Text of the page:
Cathy Wilcox SMH 2016-08-29

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The sorry saga of Australia’s offshore asylum seeker gulag is not just about bringing suffering and hopelessness to those in detention. In fact for the government contractors who run the island camps it’s a lucrative business.

The eponymous G4S, a provider of ‘security solutions’, claims to be one of the world’s largest employers with 625,000 staff in 125 countries. It earned $244 million for managing Manus Island camp for 5 months. Australian-owned Transfield earned $302 million for looking after the Nauru camp over the last year, but will now take over both islands, under a non-tendered 20 month contract for the bargain basement price of $1.22 billion.

My trusty solar-powered calculator was put in bright sunlight for this calculation. With 1,332 Manus and 867 Nauru detainees it works out to $554,798 income per inmate for Transfield: KACHING! By the way, they are people like us, not hardened criminals – the detainees I mean! A good little earner for Transfield though, paid straight out of our squeezed taxpayer purse. It would certainly buy a helluva lot of incarceration in our regular prison system.

Interestingly objections to the morality of Transfield’s detainee operations are coming from artists in the Sydney & Melbourne biennales protesting against their sponsorship of them. A dilemma indeed for arts organisations and those purporting to critique society.

On a tangent from gulag service providers, but equally repugnant, is Foreign Minister Julie Bishop trying to stitch up the Cambodian government to take our asylum seekers. With Australian aid of $329 million over the last four years, we are one of its largest donors, so her bargaining chips are huge. Human rights abuse is rife in Cambodia, social welfare is non-existent, 20% of the population lives in poverty and 40% of children under five are malnourished. Our Julie is plumbing new depths of cynicism and hypocrisy on our behalf. But who cares, right? Out of sight and out of mind, at any price.

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The Indonesian government is implementing a ban on the export of some raw mineral ores, particularly nickel and bauxite, to encourage the construction and operation of local smelting and production facilities. To ‘add value’, as the economists call it, which is their ideal development path for mature economies.

As always China holds the key. It imports a quarter of its bauxite from Indonesia for aluminium production, and holds nine-months supply of stockpiles in anticipation of the ban. What will happen then? It will be very instructive to see how this bold move by Indonesia to capture more of the benefits of its ore reserves plays out.

Meanwhile, in the short term, Australian miners are rubbing their hands together at the prospect of replacing the Indonesian supplies with our ore, hopefully at higher prices.

Longer term Australia is in a quandary, with giant aluminium manufacturer Alcoa (US-owned) expected to close one of its two Victorian smelters. BHP has declared the production industry here ‘structurally challenged’, but somehow their smelters in Southern Africa are profitable. And so value-adding goes north, to Indonesia, Africa or China.

Australia slips back to what we do best. Digging the stuff up and shipping it away, without any fancy new taxes or government ‘red tape’. Minerals Resource Rent Tax anyone? Or a Norway-style sovereign wealth fund to better capture the benefits of our depleting common-wealth? Yes, the stuff in the ground actually belongs to all of us! Tell ’em their dreamin.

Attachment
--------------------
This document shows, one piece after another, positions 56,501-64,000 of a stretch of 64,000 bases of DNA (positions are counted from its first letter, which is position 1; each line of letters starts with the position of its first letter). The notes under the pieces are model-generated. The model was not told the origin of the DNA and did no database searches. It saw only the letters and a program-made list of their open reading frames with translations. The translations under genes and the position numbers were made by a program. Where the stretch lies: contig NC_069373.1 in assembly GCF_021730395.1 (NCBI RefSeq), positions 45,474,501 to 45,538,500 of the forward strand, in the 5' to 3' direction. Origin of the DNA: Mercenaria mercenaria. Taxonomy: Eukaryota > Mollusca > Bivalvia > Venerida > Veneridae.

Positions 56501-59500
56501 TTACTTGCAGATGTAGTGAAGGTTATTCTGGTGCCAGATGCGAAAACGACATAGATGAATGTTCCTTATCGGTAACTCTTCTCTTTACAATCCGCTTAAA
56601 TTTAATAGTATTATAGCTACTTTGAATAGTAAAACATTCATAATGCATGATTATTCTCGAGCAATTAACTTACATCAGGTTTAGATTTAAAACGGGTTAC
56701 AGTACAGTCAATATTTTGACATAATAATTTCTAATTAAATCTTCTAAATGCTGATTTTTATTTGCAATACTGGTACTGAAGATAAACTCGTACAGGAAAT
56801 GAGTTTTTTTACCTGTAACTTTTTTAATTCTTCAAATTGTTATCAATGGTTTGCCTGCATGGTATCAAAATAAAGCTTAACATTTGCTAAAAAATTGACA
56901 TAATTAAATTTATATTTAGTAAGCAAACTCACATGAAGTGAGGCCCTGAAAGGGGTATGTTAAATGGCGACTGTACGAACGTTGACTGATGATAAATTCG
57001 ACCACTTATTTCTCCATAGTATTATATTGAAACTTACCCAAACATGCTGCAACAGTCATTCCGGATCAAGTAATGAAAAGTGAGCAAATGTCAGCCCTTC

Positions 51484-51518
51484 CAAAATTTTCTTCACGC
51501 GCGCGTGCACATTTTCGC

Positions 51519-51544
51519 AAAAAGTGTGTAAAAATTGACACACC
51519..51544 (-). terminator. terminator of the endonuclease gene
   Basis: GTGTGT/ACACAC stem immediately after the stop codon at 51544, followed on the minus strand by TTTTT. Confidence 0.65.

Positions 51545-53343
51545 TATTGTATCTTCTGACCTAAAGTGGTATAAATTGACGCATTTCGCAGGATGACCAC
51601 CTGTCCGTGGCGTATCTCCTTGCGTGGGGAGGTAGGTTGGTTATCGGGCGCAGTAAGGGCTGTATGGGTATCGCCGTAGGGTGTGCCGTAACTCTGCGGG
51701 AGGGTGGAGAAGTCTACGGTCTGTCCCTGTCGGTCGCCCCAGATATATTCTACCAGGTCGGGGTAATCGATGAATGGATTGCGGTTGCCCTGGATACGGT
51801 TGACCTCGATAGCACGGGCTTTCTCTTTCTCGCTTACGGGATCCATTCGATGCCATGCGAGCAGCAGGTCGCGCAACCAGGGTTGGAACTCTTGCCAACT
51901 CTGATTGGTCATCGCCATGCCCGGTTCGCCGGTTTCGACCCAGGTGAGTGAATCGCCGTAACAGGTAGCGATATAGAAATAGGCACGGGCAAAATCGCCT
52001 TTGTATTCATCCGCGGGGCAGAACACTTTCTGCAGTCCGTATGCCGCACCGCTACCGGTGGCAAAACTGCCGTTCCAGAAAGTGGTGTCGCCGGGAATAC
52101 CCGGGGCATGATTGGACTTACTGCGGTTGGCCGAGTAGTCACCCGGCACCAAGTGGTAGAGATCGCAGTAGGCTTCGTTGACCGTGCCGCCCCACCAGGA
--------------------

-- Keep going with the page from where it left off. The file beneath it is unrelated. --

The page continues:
Indonesia’s government has also introduced laws to restrict foreign mine ownership to 49%. Imagine the outcry and fear campaigns by the mining companies here if our government tried either of these sovereign initiatives.

Go the Lucky Country! How about re-naming it Her Majesty’s Quarry? The place isn’t called Down Under for nothing.

Ore train

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Pope Francis has released a ‘papal exhortation’ of 223 pages of critique on modern life and capitalism. What a contrast with his predecessor Ratzinger, defender of doctrinal faith and church crimes, whose tenure was untenable, and who did well to sack himself.

Inter alia, Francis aka Jose Mario Bergoglio, had this to say about our enlightened and prosperous times:

“While the earnings of the minority are growing exponentially, so, too, is the gap separating the majority from the prosperity enjoyed by those happy few. The imbalance is the result of ideologies which defend the absolute autonomy of the marketplace and financial speculation…. A new tyranny is thus born, invisible and often virtual, which relentlessly imposes its own laws and rules…. The thirst for power and possessions knows no limits. In this system, which tends to devour everything that stands in the way of increased profits, whatever is fragile, like the environment, is defenseless before the interests of a deified market, which become the only rule.”

Liberation theology is not dead. Go Francis, you good thing!

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Australia’s military is finally pulling up stumps, so to speak, in this blighted land. Our longest war (12 years) has been declared over. New PM Abbott was on the ground there to wave the flag and send the troops home by Christmas. He admits that it did not end in victory, but will not admit defeat either. He hopes that Afghanistan is ‘better for our presence’.

Vain hope and dishonesty are bad enough, but it seems that the new Australian government will also drastically reduce future aid there. The contradiction is flagrant and so cynical. The logic is that warlords and Taliban will resume control and so disbursements of aid cannot be realistically overseen as our government would wish. Even the fate of Australian-built schools in Oruzgan is unknown and their futures problematic.

The plain, painful truth is that our ‘war’ in Afghanistan has achieved little of lasting value. In fact with the reversion of the country to traditional tribalism and Taliban control, it has to be considered a monumental defeat – an exorbitant foreign failure that cost 40 Australian lives, 260 wounded and $7.5 billion. The damage and cost in Afghan casualties of our operations has not been quantified.

So, it’s a wrap and retreat in the Land of the Afghans. And adieu! To god indeed! Shame on successive Australian governments for spinning the pretense of progress with their weasel words, and sacrificing Australian and Afghan lives. Lest nobody forgets!

And a pox on both major political parties for their fawning attitude to Uncle Sam. So, until he again rings the tocsin of terrorism and sends us off to war in another poor corner of the world, it’s probably more au revoir.